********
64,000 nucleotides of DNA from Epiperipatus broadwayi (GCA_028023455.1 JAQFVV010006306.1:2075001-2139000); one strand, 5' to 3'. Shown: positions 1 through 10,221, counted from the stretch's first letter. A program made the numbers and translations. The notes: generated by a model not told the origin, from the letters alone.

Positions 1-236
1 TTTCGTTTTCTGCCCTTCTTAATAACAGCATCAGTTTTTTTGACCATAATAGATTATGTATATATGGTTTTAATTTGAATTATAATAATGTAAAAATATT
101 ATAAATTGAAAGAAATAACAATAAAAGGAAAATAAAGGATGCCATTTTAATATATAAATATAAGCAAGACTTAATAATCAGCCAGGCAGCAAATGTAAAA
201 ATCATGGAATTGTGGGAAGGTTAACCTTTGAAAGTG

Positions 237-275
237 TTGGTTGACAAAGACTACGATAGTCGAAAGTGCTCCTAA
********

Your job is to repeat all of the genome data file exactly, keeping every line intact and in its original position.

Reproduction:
64,000 nucleotides of DNA from Epiperipatus broadwayi (GCA_028023455.1 JAQFVV010006306.1:2075001-2139000); one strand, 5' to 3'. Shown: positions 1 through 10,221, counted from the stretch's first letter. A program made the numbers and translations. The notes: generated by a model not told the origin, from the letters alone.

Positions 1-236
1 TTTCGTTTTCTGCCCTTCTTAATAACAGCATCAGTTTTTTTGACCATAATAGATTATGTATATATGGTTTTAATTTGAATTATAATAATGTAAAAATATT
101 ATAAATTGAAAGAAATAACAATAAAAGGAAAATAAAGGATGCCATTTTAATATATAAATATAAGCAAGACTTAATAATCAGCCAGGCAGCAAATGTAAAA
201 ATCATGGAATTGTGGGAAGGTTAACCTTTGAAAGTG

Positions 237-275
237 TTGGTTGACAAAGACTACGATAGTCGAAAGTGCTCCTAA